We’ve received a lot of emails from readers wondering about the long term effects of foreclosure.  Joel Gurman, our Regional Vice President of Mortgage Banking, joins us on this week’s Watch-It Wednesday to address some concerns people have about foreclosure.  Take a look:

If you have a mortgage question, send it to us at content@quickenloans.com.

If you can’t see the embedded video, watch about the long term effects of forclosures here.

Video Transcription:

Hi. My name is Joel Gurman with Quicken Loans and a question has been asked a lot about foreclosure and the effects that it has on people long term. When you talk about foreclosure it’s something that has got to be a last resort. Banks are really willing to work with folks that are in situations where maybe they’ve lost a job and it’s hard to make payments. They don’t want to foreclose on you, so you want to do everything you can to avoid it.

Now the big issue is, moving forward what is a foreclosure going to do to you. I don’t think anybody really knows the long-term repercussions of it. Make no mistake, it’s going to have a negative effect on your ability to get future financing. Whether that’s the next house you want to buy, whether that’s the car you’re going to need a year or two down the line, whether that’s you co-signing for kids in three, four or five years for their student loans – it’s going to have an impact. And you have to take that stuff into consideration.

The other thing to really look at is the impact that it has on the people that you’re around all the time. If your house goes up for foreclosure it’s going to affect your neighbors. So again, it’s got to be a last resort. I do realize in today’s economy there are people who run into situations where they can’t make their payments but you have to think it through. A very wise man told me one time: What’s easy to do in the beginning is tough to live with in the end. Even if you can make a few extra payments or if you can forgo a few other things – it will behoove you to make your payments on your mortgage and not go into foreclosure. Because again, we really don’t know the implications of a foreclosure or of a short sale where you’re giving away the equity in your property.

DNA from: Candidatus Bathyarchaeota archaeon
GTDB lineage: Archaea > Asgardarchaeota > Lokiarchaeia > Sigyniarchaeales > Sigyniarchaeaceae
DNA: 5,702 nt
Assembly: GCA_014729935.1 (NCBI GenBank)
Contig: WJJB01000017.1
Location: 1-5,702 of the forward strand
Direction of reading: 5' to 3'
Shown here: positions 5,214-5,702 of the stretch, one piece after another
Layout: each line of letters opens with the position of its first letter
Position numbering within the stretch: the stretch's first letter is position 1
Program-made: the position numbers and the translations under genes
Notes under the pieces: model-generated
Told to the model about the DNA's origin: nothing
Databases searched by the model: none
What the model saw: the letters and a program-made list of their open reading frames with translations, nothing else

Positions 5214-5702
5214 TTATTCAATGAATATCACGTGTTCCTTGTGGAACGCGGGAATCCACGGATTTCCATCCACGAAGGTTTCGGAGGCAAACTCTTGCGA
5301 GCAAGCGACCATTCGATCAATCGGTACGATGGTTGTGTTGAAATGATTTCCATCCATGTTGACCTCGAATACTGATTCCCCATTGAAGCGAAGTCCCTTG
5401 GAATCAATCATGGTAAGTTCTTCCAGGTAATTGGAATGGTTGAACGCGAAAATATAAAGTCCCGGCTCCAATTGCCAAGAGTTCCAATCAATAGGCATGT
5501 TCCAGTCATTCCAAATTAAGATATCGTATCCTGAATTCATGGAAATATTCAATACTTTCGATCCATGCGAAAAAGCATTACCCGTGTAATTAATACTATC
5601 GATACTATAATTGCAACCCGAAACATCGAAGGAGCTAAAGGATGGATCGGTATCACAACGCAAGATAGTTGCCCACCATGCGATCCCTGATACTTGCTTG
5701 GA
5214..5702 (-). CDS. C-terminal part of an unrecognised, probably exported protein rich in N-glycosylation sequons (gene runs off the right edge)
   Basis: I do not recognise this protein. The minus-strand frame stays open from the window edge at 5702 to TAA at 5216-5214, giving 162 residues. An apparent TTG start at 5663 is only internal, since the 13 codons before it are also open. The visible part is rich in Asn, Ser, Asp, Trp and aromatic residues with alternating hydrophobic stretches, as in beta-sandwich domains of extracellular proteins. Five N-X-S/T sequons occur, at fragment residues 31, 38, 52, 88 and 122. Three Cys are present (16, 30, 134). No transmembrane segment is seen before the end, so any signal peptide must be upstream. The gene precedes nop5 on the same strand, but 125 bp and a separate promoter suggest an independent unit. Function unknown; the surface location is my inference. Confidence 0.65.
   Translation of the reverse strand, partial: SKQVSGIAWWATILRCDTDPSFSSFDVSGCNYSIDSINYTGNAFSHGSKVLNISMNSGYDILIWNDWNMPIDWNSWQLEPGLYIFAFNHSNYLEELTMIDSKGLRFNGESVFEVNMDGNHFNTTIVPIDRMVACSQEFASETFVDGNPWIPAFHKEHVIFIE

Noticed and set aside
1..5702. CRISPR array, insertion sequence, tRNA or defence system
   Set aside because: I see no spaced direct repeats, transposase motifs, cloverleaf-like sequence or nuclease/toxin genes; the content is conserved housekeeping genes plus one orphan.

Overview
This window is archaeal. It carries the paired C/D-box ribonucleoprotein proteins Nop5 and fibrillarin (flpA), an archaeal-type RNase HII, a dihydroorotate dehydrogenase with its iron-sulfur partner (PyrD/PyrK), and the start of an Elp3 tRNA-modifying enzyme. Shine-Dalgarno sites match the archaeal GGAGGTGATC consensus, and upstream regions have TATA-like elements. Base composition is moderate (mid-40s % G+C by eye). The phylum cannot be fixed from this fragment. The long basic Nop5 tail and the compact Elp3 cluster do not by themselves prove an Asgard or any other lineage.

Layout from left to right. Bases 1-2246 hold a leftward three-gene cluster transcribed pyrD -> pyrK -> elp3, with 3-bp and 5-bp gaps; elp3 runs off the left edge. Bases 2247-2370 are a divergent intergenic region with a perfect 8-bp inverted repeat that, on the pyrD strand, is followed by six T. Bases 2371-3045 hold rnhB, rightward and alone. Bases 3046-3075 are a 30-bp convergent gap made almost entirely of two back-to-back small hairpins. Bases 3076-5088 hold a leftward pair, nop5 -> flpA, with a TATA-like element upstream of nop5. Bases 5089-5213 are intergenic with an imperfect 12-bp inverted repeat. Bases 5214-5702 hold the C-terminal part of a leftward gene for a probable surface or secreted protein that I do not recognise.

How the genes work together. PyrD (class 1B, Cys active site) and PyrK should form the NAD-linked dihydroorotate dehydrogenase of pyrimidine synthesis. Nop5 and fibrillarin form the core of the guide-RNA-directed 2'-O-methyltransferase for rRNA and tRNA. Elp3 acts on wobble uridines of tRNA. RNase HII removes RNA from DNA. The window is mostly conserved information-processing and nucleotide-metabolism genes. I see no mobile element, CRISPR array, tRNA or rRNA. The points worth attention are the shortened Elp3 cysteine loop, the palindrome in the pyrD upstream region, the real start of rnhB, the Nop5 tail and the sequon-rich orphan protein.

If you can do anything – make your payments. Stay in your house & work with your lender but avoid foreclosure because it’s going to be bad to start with and who knows where it goes from there.

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